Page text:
Better Forms – PlatformEffect to Modify iOS Return Key

In this lesson

  • Create RoutingEffect
  • Create PlatformEffect
  • Apply Effect in Xaml


Tap on time to skip ahead


In this video, we’re going to explore how we can better indicate to our users what will happen when they hit the return key of our keyboard. For example, if I click on our email field, we’ll see that we just have this return key here, which is kind of a standard thing if you look at your computer’s return key. When it comes to iOS, UIKit has some features that allow us to clue the user in on needs to happen next, whether it should go to the next form field or submit the form all together. How can we do this with Xamarin.Forms?


I did some work before this video and I’m going to uncomment this XAML right here and then we’re going to rerun our application. Then, I’ll break down what I did. Basically what I just uncommented is known as a PlatformEffect. Now, PlatformEffect is basically a mechanism that Xamarin has provided for their forms applications that allow you to stylize or tweak various UI controls or elements for your application per platform.


Now, when I click on the password field, we see we now have a Done button instead of just your typical Return. Let’s kind of break down how I was able to accomplish this.


The first thing you need to do is in your Xamarin.Forms PCL or your core forms library, you need to create your effect and have it extend off RoutingEffect. RoutingEffect, or this class in general, basically acts as a PCL placeholder for your effect that you will be implementing per platform. You can see, it is extremely bare bones. You have your typical constructor and then we’re passing this namespace of sorts to the parent class or to the base class. Here I’m calling it Brax.ReturnKeyEffect.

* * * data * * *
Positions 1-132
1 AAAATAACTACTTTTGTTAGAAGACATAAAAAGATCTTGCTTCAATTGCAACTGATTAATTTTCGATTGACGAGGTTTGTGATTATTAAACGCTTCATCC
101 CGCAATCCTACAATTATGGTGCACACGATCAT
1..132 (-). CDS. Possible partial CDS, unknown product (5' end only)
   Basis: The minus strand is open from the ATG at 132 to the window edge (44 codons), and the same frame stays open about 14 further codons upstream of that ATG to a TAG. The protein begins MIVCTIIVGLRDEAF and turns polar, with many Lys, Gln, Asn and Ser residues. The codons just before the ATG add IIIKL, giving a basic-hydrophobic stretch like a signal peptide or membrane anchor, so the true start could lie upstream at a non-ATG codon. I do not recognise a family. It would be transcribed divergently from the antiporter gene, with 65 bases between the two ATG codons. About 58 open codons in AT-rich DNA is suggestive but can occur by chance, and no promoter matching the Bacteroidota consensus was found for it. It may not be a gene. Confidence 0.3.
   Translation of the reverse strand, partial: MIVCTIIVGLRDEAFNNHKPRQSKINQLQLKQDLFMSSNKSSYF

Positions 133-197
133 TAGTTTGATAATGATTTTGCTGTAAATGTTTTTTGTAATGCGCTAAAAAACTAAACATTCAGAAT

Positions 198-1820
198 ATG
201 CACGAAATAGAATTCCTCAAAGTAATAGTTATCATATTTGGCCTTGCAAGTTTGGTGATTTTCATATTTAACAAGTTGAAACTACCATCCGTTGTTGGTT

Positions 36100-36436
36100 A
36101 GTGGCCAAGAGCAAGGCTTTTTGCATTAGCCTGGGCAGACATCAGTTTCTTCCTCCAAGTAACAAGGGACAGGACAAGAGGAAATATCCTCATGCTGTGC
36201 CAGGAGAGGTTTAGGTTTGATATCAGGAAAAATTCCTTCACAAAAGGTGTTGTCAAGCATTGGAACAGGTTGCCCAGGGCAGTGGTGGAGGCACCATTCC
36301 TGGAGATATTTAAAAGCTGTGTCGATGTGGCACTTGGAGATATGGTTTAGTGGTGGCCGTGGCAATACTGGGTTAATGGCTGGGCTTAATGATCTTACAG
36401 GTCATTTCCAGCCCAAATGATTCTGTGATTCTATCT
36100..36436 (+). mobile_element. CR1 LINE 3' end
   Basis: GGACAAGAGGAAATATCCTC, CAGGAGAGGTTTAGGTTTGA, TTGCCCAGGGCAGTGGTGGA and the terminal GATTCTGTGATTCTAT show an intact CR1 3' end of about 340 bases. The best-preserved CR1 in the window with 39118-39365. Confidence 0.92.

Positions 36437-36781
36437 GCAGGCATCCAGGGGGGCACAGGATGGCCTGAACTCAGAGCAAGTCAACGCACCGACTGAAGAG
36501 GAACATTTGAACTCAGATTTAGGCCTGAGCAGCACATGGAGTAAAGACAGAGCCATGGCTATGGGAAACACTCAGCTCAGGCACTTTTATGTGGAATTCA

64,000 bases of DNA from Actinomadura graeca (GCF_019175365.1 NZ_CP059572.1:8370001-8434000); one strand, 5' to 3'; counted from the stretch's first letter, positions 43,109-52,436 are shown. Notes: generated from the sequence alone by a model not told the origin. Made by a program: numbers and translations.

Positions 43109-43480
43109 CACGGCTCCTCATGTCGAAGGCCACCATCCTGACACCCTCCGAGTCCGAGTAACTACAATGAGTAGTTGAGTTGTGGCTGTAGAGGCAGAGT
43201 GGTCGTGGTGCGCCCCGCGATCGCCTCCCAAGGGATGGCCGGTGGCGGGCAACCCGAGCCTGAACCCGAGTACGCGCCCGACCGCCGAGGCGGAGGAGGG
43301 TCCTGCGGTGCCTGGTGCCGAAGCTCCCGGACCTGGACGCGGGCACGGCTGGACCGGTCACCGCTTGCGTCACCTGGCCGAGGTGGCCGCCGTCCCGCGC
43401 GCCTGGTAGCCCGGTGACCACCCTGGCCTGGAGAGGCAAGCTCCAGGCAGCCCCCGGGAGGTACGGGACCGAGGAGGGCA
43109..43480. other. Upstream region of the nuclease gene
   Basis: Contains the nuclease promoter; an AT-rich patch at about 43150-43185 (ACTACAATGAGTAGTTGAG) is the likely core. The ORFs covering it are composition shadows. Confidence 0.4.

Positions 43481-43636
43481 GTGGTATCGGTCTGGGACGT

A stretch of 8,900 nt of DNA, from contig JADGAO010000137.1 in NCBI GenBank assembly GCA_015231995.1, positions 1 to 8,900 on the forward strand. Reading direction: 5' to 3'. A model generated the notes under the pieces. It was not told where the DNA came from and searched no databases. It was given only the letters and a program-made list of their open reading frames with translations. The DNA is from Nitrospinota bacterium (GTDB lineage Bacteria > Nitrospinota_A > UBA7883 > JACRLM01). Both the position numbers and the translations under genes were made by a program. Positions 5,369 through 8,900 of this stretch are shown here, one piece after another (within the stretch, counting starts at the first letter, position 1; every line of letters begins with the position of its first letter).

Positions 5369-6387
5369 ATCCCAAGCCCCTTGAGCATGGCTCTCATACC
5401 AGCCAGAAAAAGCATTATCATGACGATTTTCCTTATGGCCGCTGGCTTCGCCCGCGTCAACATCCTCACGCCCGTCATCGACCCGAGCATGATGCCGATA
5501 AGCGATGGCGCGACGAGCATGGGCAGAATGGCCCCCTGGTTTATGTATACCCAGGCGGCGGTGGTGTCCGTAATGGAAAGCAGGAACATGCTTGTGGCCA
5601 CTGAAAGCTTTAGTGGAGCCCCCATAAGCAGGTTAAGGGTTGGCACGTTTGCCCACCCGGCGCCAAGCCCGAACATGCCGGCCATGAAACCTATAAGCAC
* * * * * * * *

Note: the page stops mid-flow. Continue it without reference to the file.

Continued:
If we go into our iOS application, we’ll see we have a similar named class but there is a bit more involved with it. The first thing you’ll see is we’re using these assembly attributes up here to specify a couple things. We want to specify what our resolution group name is, which is kind of, again, like a namespace. We need to also export out this effect to match up with any PCL calls to ReturnKeyEffect. One thing to keep in mind is this type of ReturnKeyEffect, we actually want that to reference our iOS effect, not our PCL effect.


If we dig deeper into our ReturnKeyEffect, we’ll see that we are overwriting two methods: OnAttached, OnDetached. We don’t really need to do anything for this particular use case for OnDetatched so I just have a comment here that says “do nothing.”


On our OnAttached, I get a reference to the control, which every effect gets a reference to a control, and I cast it as a UITextField and I set it’s return key type to Done. I wrapped this statement in a try-catch just in case another developer, or if I forget something down the road, I can spit out something to the console that says, “Hey, you can’t apply this effect to this particular control.”


If we take a look at our entry XAML, we’ll see that we’ve added this Entry.Effects node. One thing that’s also very important with our XAML is that we have to import in our effects namespace to be able to reference it correctly. We do this by specifying the namespace, BetterForms.Effects, we’ll see that this matches our namespace here. Then I specify which DLL or assembly that will be in.


That’s basically how we set up a platform effect for iOS to modify the appearance of the return key. In our next video, we’ll explore how we can add parameters to our effect.